By Michael Every of Rabobank
As I keep repeating, it’s still all politics; and also all about the parting of the ways.
President Trump is – as usual – insisting that he did nothing wrong in giving his 6 January speech and won’t be resigning or be 25th-d. Perhaps legally: but the great diplomat Talleyrand summed it up best, “It was worse than a crime. It was a mistake.” And politically it was a huge error, given the collapse in his approval rating across the board.
Republican Senate leader Mitch McConnell is happy to press ahead with impeachment: and if you don’t think that will trigger a Brexit-style civil war in the party you haven’t been following Brexit. Which kind of Republican Party will eventually emerge, Mitch’s or Trump’s?
The departing Trump administration has declassified a foreign-policy strategy document 30-years early(!), which underlines its stance towards China. ABC news Australia notes this was previously classified “secret” and “not for foreign nationals”. It reveals the US Indo-Pacific strategy was heavily influenced by both Australia and Japan, and was not forced on them. It also commits the US to “devise and implement a defence strategy capable of, but not limited to: (1) denying China sustained air and sea dominance inside the ‘first island chain’ in a conflict; (2) defending the first island chain nations, including Taiwan; and (3) dominating all domains outside the first island chain“. To say that this will not go down well with China, or that China will not be happy that Australia and Japan helped drive this, is an understatement.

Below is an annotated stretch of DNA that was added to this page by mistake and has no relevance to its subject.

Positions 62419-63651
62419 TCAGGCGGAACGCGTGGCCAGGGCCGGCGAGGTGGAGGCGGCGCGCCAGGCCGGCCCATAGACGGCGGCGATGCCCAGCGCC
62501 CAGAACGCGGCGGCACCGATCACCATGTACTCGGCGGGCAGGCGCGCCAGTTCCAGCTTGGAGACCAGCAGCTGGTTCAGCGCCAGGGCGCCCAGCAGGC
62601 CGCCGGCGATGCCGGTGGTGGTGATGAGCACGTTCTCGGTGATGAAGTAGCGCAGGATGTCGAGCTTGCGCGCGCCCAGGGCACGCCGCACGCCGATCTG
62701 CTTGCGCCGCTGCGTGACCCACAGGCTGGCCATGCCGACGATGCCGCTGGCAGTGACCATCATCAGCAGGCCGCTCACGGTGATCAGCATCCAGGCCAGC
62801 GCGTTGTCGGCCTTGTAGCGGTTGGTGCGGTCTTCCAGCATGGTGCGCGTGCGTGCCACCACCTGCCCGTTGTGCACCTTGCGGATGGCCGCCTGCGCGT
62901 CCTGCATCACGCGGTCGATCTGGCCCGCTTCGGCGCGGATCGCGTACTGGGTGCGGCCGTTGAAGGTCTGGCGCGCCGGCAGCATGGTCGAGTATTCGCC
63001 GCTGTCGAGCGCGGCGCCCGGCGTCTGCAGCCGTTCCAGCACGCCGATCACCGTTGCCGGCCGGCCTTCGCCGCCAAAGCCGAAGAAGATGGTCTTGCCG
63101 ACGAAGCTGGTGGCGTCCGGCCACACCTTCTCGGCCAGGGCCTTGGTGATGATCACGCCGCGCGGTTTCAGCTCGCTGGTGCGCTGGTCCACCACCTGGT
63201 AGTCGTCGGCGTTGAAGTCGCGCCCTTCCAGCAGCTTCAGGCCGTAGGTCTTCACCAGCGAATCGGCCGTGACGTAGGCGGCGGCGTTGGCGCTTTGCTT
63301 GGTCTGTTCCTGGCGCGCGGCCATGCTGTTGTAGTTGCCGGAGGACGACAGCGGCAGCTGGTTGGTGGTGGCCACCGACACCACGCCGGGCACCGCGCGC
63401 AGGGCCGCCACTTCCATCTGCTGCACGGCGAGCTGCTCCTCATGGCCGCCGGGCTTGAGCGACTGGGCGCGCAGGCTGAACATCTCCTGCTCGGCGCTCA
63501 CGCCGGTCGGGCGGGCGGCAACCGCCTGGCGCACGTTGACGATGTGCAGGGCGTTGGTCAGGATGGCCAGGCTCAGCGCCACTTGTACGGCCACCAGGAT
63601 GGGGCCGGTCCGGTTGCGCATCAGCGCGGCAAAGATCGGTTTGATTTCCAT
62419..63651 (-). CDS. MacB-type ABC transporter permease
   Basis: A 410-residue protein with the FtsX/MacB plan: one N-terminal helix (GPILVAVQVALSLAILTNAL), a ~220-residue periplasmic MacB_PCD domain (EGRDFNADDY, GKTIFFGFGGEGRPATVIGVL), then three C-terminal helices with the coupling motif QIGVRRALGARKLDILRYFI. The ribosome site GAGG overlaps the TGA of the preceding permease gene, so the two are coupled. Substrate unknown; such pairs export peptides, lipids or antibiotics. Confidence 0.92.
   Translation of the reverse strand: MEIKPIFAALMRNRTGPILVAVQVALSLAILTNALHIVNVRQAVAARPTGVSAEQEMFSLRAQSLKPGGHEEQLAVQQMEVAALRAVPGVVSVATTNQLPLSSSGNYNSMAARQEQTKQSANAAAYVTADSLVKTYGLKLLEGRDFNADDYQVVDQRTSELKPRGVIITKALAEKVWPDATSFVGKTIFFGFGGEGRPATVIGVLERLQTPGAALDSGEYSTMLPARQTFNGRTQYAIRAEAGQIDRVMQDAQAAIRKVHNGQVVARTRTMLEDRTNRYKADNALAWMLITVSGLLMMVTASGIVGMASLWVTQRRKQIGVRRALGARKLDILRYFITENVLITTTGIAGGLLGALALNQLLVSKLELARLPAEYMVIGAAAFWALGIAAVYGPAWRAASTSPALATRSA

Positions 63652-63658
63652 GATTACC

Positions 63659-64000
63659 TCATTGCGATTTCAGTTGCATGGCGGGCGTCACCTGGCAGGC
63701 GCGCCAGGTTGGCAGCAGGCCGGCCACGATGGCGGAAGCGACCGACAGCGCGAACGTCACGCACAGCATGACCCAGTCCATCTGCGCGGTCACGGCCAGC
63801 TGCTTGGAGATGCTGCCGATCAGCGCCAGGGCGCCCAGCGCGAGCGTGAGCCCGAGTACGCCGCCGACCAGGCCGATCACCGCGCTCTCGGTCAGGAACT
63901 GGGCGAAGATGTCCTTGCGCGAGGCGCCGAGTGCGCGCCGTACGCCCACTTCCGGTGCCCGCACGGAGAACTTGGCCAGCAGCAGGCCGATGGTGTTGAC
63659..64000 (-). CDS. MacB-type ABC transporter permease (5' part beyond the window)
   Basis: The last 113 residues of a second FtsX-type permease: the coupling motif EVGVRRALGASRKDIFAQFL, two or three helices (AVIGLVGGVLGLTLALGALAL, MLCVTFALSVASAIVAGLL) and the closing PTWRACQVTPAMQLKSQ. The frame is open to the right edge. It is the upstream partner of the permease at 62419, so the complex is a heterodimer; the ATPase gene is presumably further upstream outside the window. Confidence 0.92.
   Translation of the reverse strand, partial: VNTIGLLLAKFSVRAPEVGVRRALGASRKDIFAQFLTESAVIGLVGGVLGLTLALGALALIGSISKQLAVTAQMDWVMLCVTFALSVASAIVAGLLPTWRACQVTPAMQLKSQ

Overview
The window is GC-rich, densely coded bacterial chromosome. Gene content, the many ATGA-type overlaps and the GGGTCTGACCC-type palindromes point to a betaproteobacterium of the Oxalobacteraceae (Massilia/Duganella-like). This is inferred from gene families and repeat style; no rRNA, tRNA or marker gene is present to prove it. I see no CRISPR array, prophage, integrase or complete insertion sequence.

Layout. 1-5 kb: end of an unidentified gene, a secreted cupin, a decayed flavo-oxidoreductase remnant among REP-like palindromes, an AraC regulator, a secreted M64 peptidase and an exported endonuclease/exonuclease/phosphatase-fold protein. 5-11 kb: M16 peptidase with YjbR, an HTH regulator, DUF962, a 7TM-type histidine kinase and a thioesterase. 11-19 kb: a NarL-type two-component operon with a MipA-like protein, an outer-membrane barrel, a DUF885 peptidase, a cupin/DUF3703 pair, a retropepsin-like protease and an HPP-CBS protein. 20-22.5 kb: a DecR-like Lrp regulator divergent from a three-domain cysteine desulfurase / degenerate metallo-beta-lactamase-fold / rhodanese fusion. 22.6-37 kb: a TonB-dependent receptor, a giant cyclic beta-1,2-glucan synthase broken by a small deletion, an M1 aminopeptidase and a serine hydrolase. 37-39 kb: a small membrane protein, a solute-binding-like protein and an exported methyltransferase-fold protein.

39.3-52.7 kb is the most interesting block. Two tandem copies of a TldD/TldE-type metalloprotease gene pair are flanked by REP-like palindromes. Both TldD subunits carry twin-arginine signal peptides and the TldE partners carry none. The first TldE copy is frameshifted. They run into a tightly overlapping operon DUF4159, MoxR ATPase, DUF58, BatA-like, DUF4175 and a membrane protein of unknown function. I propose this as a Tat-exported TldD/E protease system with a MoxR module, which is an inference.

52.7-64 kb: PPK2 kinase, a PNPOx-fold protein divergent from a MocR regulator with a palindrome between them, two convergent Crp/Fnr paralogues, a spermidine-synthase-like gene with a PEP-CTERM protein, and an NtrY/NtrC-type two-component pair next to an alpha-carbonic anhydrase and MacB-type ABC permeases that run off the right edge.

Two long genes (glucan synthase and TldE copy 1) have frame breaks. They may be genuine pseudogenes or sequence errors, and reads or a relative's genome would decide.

Of course, we now have the Biden administration: will there be a reversal of the parting of the ways? Consider the following Axios story, which certainly shows just how near the two have been up until now: “President-elect Joe Biden’s inaugural committee will refund a donation from former Senator Barbara Boxer after the California Democrat registered as a foreign agent for a Chinese surveillance firm accused of abetting the country’s mass internment of Uighur Muslims.”
A hop, skip, and a jump away in Europe, the German press (@wiwo) also have an exclusive on the EU-China CAI investment deal (which we will be publishing a more detailed report on soon). For those who cynically thought the rush to seal the deal was about the looming end of the German EU presidency or the Merkel chancellorship, think again: the claim is Germany has been offered a side-deal and “China is willing to provide Deutsche Telekom a mobile phone license, which would a first for a foreign company,” and that in five years DT might even be able to own such infrastructure – with the quid pro quo being that Germany opens its national network to China Mobile. Once this story sinks in across the EU, will there be a parting of the ways between Germany and everyone else? And once it sinks in across the Atlantic, will there be a parting of the ways between the EU and the US? This does not look as much like “strategic autonomy” as it does old fashioned Merkel-cantilism. Many US (and EU) voices say these are generational national security issues that go far beyond any one firm, and are instead about epoch- and paradigm- shifting geostrategy. But rather they aren’t – und das ist das problem.
So to another parting of the ways: the 10-year US yield from the 2-year, as the curve keeps steepening. This is a major market development – but is it really sustainable? We have seen repeated mini-cycles of this attempt at steepening before – and each time they end up with a flatter curve and a lower base for that flatness.